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Defending criminal copyright infringement cases

May 23, 2008 Defending criminal copyright infringement cases

Computer hard drive. (Image from Pacific Northwest Laboratory’s website).

According to a posting at lawyer Allan Ellis’s website, the United States Sentencing Commission reports that 94% of federal criminal cases result in guilty pleas. This week, my client and I bucked that trend by proceeding to a jury trial in Alexandria, Virginia, federal court for alleged criminal copyright infringement. Wired’s blog describes my trial as the first federal trial for online criminal copyright infringement that primarily involved music; that does not mean that others have not entered guilty pleas for such accusations, because they have.

For this trial, I had the pleasure of working with a top-notch computer forensics expert, with whom I previously worked for child pornography defense. The technology is too involved to proceed without such an expert for advice and possible testimony.

As it happens, only two weeks before our trial began, the Fourth Circuit addressed the method for valuing allegedly infringed copyrighted material for criminal prosecutions. U.S. v. Armstead, ___ F.3d ___ (May 6, 2008). In pertinent part, the court said:

[T]he government proffered evidence that the "suggested retail price" of each of the DVDs sold by Armstead was between $25 and $30 per copy, but the district court excluded that evidence precisely because it was only suggested, and not actual. This was error, however, because the suggested retail price was relevant to determine a "face value" or "par value" that would be especially relevant to determining prerelease retail value. Indeed, the House Report that accompanied the bill for [18 U.S.C.] § 2319 explicitly noted that for unreleased movies, courts could look at suggested retail prices. H.R. Rep. No. 102-997, at 6-7. And since there would be evidence of both face value (had the court properly allowed it) and market value, the higher would be applicable in determining the threshold amount for a felony conviction under § 2319(b)(1).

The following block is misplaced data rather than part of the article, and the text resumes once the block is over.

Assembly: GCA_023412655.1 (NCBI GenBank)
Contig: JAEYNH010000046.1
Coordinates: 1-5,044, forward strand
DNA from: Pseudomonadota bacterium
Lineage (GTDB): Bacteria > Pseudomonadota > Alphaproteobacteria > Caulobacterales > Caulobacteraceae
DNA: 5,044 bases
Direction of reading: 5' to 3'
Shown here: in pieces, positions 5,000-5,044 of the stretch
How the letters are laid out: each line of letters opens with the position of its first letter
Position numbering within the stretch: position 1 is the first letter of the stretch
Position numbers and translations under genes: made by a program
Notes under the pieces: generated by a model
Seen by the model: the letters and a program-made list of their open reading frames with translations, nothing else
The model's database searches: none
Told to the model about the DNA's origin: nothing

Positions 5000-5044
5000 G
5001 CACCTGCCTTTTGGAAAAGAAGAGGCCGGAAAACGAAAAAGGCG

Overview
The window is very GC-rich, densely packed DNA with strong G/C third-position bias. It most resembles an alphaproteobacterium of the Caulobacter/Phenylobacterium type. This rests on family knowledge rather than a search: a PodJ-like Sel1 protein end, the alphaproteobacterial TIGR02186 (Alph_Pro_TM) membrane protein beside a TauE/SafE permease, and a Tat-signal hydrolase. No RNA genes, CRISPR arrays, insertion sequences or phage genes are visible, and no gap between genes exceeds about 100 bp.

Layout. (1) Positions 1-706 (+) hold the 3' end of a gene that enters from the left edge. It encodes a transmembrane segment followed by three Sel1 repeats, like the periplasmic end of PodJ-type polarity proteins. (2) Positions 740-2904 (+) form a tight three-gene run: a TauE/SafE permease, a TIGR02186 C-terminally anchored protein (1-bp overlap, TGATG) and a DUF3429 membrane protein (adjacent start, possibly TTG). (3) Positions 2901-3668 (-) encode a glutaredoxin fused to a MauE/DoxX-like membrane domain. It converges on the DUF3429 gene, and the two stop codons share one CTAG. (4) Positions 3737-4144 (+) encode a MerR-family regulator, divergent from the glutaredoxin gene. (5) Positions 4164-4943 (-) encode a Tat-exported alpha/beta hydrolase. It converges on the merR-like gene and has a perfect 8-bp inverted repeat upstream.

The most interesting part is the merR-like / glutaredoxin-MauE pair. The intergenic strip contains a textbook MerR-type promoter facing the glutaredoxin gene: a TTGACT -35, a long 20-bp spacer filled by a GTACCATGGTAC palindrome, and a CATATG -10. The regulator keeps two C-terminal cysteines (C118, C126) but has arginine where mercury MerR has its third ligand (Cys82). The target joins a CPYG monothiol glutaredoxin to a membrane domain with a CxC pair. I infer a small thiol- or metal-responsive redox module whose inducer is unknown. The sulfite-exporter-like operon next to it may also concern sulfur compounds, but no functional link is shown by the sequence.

The relevance of valuing allegedly infringed copyrighted material is addressed in the criminal copyright infringement statute at 18 U.S.C. § 2319, whose text is here.

If you are a lawyer who is defending or has defended such cases — or if you know of such lawyers — please let me know.  Jon Katz

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